Electrical moisture meters can also be used to plot isolated areas of dampness/hygroscopic salt contamination, for example, to evaluate the extent of penetrating dampness/water leaks, the latter usually being very localised. But do take care in coastal areas; over many years salt spray can be a problem, or salt water flooding can leave sea salt (sodium chloride) in walls — both can cause problems with meter readings.


Use surrounding timbers

One should also use timber to reflect dampness in the substrate. For example, timber skirtings in inhabited parts of buildings would not normally be expected to record moisture content in excess of 16 per cent (assuming no condensation/ maintenance of high relative humidities). If moisture contents are in excess of this figure then it is likely that there is some degree of dampness in the substrate. If such timbers are close to timber suspended floors, e.g., base of door post, skirtings, etc., then concern should be given to conditions beneath the floor.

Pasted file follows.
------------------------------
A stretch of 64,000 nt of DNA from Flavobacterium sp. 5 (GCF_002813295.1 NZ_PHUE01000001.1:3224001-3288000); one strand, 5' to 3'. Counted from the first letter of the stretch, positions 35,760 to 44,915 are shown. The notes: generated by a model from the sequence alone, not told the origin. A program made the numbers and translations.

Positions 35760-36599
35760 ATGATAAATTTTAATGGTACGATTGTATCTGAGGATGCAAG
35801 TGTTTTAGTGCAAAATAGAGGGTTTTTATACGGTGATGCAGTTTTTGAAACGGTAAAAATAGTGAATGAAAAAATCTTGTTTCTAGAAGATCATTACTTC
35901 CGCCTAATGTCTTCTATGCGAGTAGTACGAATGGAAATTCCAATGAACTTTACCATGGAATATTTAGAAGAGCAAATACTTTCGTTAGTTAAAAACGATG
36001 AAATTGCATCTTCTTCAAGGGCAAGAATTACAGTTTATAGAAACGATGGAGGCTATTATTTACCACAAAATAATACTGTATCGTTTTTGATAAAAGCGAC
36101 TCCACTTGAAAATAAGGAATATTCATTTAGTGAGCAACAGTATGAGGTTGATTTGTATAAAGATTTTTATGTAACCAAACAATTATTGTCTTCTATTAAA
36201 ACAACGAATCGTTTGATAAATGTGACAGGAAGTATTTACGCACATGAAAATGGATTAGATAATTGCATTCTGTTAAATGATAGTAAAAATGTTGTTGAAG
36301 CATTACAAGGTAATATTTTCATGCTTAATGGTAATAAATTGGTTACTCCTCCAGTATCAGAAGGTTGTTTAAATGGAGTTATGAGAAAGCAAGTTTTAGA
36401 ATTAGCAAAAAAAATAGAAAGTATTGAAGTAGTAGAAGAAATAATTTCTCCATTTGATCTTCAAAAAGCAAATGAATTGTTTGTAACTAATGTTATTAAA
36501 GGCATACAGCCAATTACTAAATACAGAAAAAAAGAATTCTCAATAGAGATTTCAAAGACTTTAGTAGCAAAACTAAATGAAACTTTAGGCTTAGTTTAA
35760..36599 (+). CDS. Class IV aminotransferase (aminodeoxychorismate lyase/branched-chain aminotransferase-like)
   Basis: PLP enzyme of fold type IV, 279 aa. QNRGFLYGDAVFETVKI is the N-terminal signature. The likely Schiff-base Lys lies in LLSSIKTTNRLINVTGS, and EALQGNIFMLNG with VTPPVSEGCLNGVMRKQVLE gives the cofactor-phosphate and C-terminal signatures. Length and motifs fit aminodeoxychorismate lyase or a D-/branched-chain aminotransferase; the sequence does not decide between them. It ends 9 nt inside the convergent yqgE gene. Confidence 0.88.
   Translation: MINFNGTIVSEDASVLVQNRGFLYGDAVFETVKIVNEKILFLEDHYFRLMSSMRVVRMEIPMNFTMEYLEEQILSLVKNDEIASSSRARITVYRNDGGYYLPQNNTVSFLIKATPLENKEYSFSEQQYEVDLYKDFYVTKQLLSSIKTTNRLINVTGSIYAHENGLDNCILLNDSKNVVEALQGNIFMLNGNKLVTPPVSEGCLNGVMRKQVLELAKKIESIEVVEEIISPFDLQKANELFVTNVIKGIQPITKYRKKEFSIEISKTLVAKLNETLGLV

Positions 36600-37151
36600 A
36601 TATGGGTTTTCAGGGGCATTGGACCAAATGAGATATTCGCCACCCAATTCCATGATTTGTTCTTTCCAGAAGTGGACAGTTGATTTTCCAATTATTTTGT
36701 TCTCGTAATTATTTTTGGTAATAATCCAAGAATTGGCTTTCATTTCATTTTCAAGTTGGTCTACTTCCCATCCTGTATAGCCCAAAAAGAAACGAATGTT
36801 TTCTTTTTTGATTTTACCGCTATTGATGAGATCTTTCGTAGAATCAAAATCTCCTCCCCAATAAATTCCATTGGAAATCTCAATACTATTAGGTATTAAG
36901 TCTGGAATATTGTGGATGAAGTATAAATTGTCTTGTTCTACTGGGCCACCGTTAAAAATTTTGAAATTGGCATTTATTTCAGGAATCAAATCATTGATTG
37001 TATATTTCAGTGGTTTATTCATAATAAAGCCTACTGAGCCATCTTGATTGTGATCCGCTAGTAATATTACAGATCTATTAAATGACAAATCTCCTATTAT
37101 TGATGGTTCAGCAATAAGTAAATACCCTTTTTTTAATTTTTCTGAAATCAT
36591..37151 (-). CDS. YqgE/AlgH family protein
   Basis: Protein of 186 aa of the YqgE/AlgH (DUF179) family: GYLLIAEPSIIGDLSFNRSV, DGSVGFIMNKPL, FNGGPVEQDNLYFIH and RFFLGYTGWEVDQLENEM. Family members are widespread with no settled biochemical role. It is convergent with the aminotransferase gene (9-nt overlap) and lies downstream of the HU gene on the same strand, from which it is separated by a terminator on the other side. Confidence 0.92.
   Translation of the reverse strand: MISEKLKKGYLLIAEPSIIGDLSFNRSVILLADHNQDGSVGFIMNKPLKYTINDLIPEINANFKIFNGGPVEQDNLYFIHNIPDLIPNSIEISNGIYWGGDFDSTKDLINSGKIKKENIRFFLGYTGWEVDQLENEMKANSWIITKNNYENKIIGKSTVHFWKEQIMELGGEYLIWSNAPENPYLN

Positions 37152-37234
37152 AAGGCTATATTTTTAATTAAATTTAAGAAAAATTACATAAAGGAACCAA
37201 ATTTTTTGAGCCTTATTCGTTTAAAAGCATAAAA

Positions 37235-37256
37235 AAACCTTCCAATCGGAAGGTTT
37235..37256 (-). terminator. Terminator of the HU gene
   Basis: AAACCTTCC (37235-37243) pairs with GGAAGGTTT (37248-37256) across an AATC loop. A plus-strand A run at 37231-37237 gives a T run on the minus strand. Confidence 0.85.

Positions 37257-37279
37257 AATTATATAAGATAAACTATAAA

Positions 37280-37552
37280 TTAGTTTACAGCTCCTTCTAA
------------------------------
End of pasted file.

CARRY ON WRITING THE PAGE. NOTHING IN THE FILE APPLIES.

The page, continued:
When using a moisture meter on skirtings, for example, test the top and bottom where they are in contact with the substrate. Why? wood doesn't transmit water readily across the grain and therefore testing the middle section of the skirting may not give true results since it is the thickest part of the skirting and may not be in direct contact with the underlying wall; this may not properly reflect moisture in the underside. The very top can usually be seen to be in direct contact and even if square edged skirting, the probes can be embedded very close to the substrate.

Please note that where high relative humidities are persistent, e.g. poorly vented subfloor areas, moisture contents in excess of 16 per cent can be obtained solely due to atmospheric moisture absorption by the wood. the figure below illustrates the relationship between relative humidity (RH) and the moisture content of wood. In this respect it is most important, of course, to appreciate that whether any dampness is manifestly visible or not, all wood in contact with that dampness will be at risk to rot; this cannot be over emphasised.

Relative humidity and moisture content of wood.



To conclude this guide, and it is only a guide, the careful and intelligent use of an electrical moisture meter together with an appreciation of its limitations, coupled with the investigator’s skill and experience (and eyes!) should give the building professional a high probability of a correct damp diagnosis. However, occasionally situations arise, usually in disputes, where a definitive answer is required. This will necessitate evaluating the distribution of free and air dry moisture fractions in removed samples, and obtaining other site data pertaining to dampness; this usually requires laboratory and other specialist services.